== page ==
The MR home recently built in Nova Lima, near Belo Horizonte, can also be interpreted in this way, as a building which boldly imposes itself on its site with generous use of brick and cement, as an unmistakeable sign of the power and wealth that is still in the hands of a privileged few in this country. On the other hand, it presents a floor plan that distributes its volume, lightening its presence in its context and giving the whole landscape great harmony.
The C-shaped plan underlining the form of the hill creates irregular spaces in the home, fluid spaces which are interconnected, underlining the home’s preferential relationship with nature with rooms that extend out towards their surroundings wherever the existing vegetation permits. Abundant, luxuriant palm trees and other tropical plants were left intact wherever possible, while the building seeks to venture into the forest and become a part of it, taking into account its spontaneous growth in the years to come.
The clay brick walls structurally support the thick cement roof and act as a similitude: the hues of bare clay immediately relate to the earth and the home’s natural surroundings, consistently with application of wood for the flooring indoors and in the courtyard, where a paved path flanks the house and accompanies visitors as they discover the garden. The home’s inseparability from its natural surroundings, accentuated by the interval between the walls and the floor to ceiling windows, testifies to the Brazilian attitude that a well-cared for, luxuriant garden is an extension of the home in a climate which is particularly temperate at any time of year. Use of imposing cement slabs, which jut out in places such as the pedestrian entrance, draws on Brazil's modernist architectural tradition but is also, as Hermeto points out, due to the fact that cement costs less than steel.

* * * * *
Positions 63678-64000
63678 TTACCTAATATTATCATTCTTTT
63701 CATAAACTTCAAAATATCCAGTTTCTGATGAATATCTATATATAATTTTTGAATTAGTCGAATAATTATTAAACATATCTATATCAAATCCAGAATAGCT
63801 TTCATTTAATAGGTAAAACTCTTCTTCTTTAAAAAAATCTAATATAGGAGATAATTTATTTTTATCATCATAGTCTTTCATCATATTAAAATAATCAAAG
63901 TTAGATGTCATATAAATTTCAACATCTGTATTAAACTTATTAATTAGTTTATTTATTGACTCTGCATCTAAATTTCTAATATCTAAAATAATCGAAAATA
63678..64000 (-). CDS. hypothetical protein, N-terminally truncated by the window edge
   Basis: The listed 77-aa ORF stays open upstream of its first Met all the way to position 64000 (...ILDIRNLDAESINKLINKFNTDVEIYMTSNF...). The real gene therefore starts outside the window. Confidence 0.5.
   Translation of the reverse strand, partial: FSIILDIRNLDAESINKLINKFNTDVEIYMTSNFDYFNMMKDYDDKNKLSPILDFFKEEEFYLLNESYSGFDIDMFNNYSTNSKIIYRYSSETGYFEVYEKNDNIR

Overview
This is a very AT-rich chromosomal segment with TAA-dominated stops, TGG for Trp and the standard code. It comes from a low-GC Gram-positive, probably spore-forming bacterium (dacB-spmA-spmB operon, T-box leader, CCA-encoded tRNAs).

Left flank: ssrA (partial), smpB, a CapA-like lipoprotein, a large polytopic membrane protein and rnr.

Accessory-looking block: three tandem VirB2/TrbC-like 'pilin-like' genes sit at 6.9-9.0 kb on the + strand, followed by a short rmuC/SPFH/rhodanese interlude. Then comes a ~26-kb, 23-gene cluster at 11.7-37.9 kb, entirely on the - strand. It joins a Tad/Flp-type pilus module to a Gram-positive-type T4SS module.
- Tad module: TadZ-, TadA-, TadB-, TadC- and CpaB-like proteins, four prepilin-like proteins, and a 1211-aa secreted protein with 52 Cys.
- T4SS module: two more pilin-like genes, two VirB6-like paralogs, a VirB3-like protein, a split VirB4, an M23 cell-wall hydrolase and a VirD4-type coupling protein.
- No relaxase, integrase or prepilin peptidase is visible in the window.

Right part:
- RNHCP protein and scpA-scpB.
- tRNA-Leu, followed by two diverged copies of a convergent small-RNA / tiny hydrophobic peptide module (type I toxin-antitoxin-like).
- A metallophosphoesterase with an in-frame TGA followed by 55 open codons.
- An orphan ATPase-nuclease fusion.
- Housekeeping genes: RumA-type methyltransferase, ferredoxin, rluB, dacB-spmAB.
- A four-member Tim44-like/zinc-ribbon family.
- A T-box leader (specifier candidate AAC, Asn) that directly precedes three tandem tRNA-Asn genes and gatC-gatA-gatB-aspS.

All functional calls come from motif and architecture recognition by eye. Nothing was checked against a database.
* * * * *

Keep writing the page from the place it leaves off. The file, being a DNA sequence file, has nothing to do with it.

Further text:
The home’s interior is arranged on two levels: a small guest suite and a garage in the basement, with a sheltered walkway through the forest on ground level, in which glass walls eliminate the boundaries of the home. The complex living area, with a lounge, dining room and kitchen, accompanies the bedroom area, in which every room, with its own walk-in closet and bathroom, is a peninsula extending out into the garden which surrounds the home on three sides. While the private areas are reserved and independent, the common areas are entirely public, communicating with one another and the natural setting around them.On the outside, next to the entrance to the courtyard, there is a large outdoor kitchen with a barbecue grill: a very common feature in Brazilian homes.
by Mara Corradi
Design: Humberto Hermeto
Assistant: Andre Gabrich
Location: Nova Lima, Minas Gerais (Brazil)
Structural design: Marcelo Rossi
Engineering: GM Engenharia
Builders: Eduardo Andrade
Lot size: 1900 m2
Built area: 407 m2
Project start date: 2009
Construction date: 2010
Bare brick with cement roof
Photographs: Jomar Braganca